Kentuckians heard the first report on August 13, 1945: the war with Japan was over. Stationed at a center for returning servicemen in Miami, Florida, Ohio County native Dee Perguson reported that “a scream rose to the roof” among his fellow soldiers listening to the radio. On duty at an air base in India, McLean County native John Owens witnessed joyful men “firing off flare guns, machine guns, pistols and hollering at the top of their voices.”
Unfortunately, the report was premature and quickly retracted. As surrender negotiations continued, Perguson stayed close to the radio, “hoping to hear the longed-for news.” Angry at both the false report and Japan’s apparent recalcitrance, he declared himself “all in favor of dropping some more atomic bombs to help them decide to accept.”
Still, when the surrender was confirmed on August 15 — Victory in Japan Day — Perguson had a hard time believing that, at last, “the United States is not at war.” Navy officer Chester Travelstead, stationed in Seattle, agreed. Writing to his mother, WKU music teacher Nelle Travelstead, of the atomic bomb, the negotiations and the surrender, he remarked that “It has passed like a tornado.”
But there was little calm after the storm. First came the celebrations. In Miami, Dee Perguson witnessed streets filled with people and cars, a Navy band playing, Russian trainees bellowing out songs, and soldiers and sailors trading hats in a communal expression of joy. Bars and liquor stores had closed the moment the surrender was announced, but “many people who had prepared for the day had their bottles.” In Seattle, Chester Travelstead wrote, “Everybody kissed everybody. Paper was thrown from the buildings by the wagonload . . . . The horns tooted a constant din; people shouted and ran.”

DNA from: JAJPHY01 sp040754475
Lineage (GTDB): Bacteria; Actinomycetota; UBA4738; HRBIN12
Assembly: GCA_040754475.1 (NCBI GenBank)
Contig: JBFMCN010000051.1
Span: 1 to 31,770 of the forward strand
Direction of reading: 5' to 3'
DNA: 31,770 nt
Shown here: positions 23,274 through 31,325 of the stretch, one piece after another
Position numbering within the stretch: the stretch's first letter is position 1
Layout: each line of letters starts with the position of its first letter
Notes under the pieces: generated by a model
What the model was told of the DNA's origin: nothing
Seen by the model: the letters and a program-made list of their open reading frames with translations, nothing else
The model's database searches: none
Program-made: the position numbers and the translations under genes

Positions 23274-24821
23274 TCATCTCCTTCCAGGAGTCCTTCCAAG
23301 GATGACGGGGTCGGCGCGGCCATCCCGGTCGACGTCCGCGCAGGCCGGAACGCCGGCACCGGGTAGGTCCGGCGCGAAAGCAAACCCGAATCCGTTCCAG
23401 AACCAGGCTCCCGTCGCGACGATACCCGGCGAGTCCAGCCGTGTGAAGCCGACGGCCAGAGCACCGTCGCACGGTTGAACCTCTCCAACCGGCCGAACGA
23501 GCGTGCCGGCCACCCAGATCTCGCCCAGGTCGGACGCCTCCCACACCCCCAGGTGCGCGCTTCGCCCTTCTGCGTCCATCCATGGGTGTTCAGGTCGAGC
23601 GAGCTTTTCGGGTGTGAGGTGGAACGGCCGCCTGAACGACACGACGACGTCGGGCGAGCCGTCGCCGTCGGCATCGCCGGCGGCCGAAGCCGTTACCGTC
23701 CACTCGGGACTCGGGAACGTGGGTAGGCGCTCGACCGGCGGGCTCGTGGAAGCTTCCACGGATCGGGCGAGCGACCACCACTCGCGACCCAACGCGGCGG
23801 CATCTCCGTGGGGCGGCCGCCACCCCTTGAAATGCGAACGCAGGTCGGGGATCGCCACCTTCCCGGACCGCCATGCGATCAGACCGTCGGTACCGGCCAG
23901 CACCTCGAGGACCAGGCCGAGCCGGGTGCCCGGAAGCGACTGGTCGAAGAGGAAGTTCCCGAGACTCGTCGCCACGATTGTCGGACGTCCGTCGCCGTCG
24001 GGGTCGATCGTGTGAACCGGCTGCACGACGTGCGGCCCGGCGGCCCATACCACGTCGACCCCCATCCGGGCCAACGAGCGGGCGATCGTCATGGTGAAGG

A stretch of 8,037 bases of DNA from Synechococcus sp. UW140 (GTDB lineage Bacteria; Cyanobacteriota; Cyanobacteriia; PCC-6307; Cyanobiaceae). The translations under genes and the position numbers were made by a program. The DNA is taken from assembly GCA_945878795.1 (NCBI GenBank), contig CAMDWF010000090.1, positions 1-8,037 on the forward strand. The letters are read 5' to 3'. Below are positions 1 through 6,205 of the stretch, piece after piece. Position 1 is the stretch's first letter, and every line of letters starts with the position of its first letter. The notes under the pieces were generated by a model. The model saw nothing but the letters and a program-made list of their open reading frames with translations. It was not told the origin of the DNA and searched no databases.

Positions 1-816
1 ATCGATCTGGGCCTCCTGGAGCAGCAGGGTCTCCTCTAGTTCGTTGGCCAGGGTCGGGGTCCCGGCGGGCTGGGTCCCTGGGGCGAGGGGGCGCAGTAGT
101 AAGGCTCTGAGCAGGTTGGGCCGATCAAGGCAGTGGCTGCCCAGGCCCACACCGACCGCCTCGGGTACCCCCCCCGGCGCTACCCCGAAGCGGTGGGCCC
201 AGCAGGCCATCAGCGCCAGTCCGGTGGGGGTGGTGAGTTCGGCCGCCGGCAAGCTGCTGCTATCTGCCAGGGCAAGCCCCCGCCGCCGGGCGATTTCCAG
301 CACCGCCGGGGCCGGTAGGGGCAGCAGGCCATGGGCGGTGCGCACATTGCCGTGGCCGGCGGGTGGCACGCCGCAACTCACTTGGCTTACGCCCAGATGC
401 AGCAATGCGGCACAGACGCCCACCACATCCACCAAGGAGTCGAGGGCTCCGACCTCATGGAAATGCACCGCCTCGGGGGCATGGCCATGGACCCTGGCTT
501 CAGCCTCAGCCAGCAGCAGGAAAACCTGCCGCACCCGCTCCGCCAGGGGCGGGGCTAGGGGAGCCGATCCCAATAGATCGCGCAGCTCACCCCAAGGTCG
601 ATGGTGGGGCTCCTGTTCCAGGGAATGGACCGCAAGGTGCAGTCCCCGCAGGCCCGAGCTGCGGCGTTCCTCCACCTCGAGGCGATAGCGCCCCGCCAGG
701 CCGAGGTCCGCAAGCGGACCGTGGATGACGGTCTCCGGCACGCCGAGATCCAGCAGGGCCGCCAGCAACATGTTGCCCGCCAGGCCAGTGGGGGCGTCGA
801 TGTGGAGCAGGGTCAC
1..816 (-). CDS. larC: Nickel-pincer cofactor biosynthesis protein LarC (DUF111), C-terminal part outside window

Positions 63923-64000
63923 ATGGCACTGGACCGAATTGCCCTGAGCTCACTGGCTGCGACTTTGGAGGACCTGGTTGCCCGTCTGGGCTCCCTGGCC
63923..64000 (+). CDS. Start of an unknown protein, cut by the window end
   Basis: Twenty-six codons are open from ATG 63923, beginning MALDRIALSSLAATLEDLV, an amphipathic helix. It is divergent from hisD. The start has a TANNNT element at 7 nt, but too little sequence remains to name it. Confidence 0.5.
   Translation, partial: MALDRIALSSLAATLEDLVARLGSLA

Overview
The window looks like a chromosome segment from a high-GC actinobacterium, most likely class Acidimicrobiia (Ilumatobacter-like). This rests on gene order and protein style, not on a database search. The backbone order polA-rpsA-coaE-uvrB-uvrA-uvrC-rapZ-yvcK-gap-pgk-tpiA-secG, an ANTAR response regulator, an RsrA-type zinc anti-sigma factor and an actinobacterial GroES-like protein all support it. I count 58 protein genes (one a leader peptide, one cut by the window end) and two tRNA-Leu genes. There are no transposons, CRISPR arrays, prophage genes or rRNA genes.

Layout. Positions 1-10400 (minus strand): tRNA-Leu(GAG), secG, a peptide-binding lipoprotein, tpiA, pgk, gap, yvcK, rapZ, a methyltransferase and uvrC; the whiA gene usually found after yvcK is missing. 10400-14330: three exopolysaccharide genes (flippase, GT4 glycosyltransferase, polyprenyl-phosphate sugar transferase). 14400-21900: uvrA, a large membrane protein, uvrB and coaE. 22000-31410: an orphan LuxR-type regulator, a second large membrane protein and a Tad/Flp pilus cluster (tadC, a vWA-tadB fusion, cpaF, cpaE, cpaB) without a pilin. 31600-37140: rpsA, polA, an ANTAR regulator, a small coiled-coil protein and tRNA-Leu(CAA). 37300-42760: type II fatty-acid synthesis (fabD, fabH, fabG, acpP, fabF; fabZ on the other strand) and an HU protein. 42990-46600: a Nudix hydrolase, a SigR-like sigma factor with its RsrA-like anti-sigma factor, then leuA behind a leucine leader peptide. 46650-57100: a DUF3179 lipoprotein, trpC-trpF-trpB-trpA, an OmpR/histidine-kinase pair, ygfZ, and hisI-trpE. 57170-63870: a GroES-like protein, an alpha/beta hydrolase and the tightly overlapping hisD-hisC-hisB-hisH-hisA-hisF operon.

Then came the avalanche of work, gathering force since V-E Day, that would be necessary to accomplish the orderly demobilization of millions of soldiers. The day after V-J Day, Travelstead found himself deluged with directives and orders. Perguson, working in one of many Miami hotels commandeered by the military, expected to be kept busy either reassigning soldiers who remained in service or providing occupational counseling to veterans returning to civilian life. And both men were thinking about where they stood in the long line of servicemen eager to get their discharge papers, go home and get on with their lives.
Letters of Kentuckians about V-J Day are part of the Manuscripts & Folklife Archives collections of WKU’s Department of Library Special Collections. Click on the links to access finding aids. For other collections, search TopSCHOLAR and KenCat.